Domain Name System (DNS) is the Internet naming service for identifying machines on a network.
Novell Directory Services (NDS) from Novell provides information about network services, such as files and printers. NDS is found primarily in environments where the main networking software is Novell.
Network Information Service (NIS) from Sun Microsystems provides system-wide information about machines, files, users, printers, and networks. NIS is primarily found on Solaris systems, but Linux and some other Unix platforms also support it.
JNDI also supports some more specialized naming systems. For example, CORBA for distributed component programming and RMI for distributed Java programming.
Although there is no named Service Provider for Windows Active Directory within JNDI, it is supported. Windows Active Directory supports an LDAP interface, and you can access it via the JNDI LDAP Service Provider Interface.
Each naming service has its own mechanism for supplying a name. Perhaps the most familiar naming convention is DNS, where every machine connected to the Internet has a unique name and address. Most readers will recognize the following as a host name used by DNS:
In contrast, LDAP names are based on the X.500 standard and use distinguished names that look like the following fictitious example:
cn=Martin Bond, ou=Authors, o=SAMS, c=us
This format will also be familiar to users of Microsoft's Active Directory service, whose naming system is also based on X.500 but uses a forward slash to separate the various name components:
These last two naming conventions have similarities in that they are both hierarchically structured with the more specific names (such as cn=Martin Bond) being qualified by a general name (such as o=SAMS).
JNDI applies minimal interpretation to names specified as String objects. JNDI uses the forward slash character (/) as a name separator to provide a simple name hierarchy called a Composite Name. It is conventional for these composite names to be used to group related names (such as plumbers in the phone book). As an example, JDBC data sources take names of jdbc/XXX and EJBs the form ejb/XXX. While this is only a convention, it does help separate different sorts of named objects within the JNDI name space.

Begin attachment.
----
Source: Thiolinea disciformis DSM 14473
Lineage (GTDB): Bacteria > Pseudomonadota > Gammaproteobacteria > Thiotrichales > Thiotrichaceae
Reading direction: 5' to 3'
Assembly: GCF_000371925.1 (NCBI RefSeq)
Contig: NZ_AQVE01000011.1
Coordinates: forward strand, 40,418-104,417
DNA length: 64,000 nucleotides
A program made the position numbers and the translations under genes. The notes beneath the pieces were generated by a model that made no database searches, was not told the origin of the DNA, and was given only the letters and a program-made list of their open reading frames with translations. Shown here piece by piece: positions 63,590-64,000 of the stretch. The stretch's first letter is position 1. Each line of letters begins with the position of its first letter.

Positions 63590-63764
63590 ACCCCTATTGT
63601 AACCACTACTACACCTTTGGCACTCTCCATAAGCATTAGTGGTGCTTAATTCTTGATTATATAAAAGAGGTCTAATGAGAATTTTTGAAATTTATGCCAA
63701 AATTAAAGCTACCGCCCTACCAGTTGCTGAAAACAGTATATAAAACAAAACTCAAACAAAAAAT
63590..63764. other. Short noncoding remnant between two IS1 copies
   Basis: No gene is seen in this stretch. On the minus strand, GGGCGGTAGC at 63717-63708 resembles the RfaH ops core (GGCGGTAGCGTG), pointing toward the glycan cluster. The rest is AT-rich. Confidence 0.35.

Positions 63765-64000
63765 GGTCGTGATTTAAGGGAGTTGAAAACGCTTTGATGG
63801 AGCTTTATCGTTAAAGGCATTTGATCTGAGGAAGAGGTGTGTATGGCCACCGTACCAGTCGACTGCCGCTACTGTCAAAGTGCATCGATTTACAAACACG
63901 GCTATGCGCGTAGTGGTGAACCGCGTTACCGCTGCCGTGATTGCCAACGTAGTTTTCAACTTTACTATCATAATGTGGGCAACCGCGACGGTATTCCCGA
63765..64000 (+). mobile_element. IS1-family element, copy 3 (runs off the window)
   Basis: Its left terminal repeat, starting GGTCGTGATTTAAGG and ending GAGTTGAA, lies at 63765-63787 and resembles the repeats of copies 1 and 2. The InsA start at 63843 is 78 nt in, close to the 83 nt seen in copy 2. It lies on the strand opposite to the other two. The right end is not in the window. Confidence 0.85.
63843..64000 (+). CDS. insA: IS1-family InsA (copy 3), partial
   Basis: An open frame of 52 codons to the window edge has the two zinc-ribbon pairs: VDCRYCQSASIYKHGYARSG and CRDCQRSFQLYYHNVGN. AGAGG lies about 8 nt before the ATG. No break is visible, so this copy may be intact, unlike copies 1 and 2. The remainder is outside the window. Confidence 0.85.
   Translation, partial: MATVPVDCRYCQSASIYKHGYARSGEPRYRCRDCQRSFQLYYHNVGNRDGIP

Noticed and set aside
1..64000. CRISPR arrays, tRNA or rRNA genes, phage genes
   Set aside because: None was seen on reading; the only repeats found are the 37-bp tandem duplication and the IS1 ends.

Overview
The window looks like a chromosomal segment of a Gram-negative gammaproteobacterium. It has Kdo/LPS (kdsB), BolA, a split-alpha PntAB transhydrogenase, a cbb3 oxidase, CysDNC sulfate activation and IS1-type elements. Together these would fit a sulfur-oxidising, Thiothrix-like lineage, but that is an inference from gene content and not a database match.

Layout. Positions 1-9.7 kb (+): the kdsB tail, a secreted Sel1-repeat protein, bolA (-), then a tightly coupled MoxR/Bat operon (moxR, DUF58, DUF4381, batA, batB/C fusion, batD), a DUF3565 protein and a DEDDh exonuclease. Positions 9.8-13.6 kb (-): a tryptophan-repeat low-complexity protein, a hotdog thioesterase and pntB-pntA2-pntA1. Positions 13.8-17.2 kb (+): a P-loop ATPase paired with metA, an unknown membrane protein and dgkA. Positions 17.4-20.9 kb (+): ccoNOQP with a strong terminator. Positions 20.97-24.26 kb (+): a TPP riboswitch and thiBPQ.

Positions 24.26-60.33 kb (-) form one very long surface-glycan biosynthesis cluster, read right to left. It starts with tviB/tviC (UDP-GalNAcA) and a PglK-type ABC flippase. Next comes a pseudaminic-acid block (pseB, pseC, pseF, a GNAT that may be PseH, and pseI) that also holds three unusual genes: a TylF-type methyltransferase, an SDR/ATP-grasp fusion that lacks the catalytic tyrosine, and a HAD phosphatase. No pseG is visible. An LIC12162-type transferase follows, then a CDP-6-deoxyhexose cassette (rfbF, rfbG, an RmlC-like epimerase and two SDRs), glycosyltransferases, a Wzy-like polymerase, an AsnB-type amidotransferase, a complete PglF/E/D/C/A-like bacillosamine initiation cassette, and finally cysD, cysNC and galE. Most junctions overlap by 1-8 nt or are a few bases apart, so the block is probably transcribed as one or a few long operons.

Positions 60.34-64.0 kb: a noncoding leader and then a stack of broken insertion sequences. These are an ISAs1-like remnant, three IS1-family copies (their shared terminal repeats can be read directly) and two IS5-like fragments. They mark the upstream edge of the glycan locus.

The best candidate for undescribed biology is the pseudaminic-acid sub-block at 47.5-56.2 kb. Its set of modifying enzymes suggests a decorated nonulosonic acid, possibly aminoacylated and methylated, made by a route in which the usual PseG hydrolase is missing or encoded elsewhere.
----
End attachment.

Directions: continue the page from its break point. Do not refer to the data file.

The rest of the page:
Composite names can span different naming systems. An LDAP name can combine with a file system name to get a composite name:
cn=Martin Bond, ou=Authors, o=SAMS, c=us/agency/agency.ldif
Here a filename (agency/agency.ldif) is appended to an LDAP name. How JNDI interprets this is up to the individual Service Provider.
Incidentally, JNDI calls structured names like the DNS and LDAP names Compound Names. JNDI does not interpret compound names, but simply passes them through to the Service Provider.
In addition to forward slash (/), JNDI also treats backslash (\), single quote ('), and double quote (") characters as special. If a compound name or a component of a name contains any of these characters, they must be escaped using the backslash character (\). Remember that backslash and double quotes are also special characters in Java string literals and must be escaped. Therefore to insert a double quote into a JNDI name you must place \\\" into the string literal. For example the following is how to insert the name jdbc/"Agency"avoid this if you can.
If the underlying Service Provider uses the forward slash as a name separator (as does the CORBA name service for example), there appears to be a conflict between JNDI and the Service Provider. In practice, this is unlikely to be a problem because JNDI recognizes two sorts of name separationweak and strong. JNDI always passes the entire name to the Service Provider. A strong name separation implementation (such as LDAP or DNS) simply processes the first part of the composite name and returns the remainder to the JNDI Naming Manager to pass on to other name services. A weak name separation implementation will process the entire composite name. This is not something you need to worry about unless you are writing a Service Provider.
For those programmers who need to do more than use names to look up and bind objects, JNDI provides several classes for manipulating and parsing composite and compound names. The JNDI name support classes in the javax.naming package are Name, CompositeName, and CompoundName.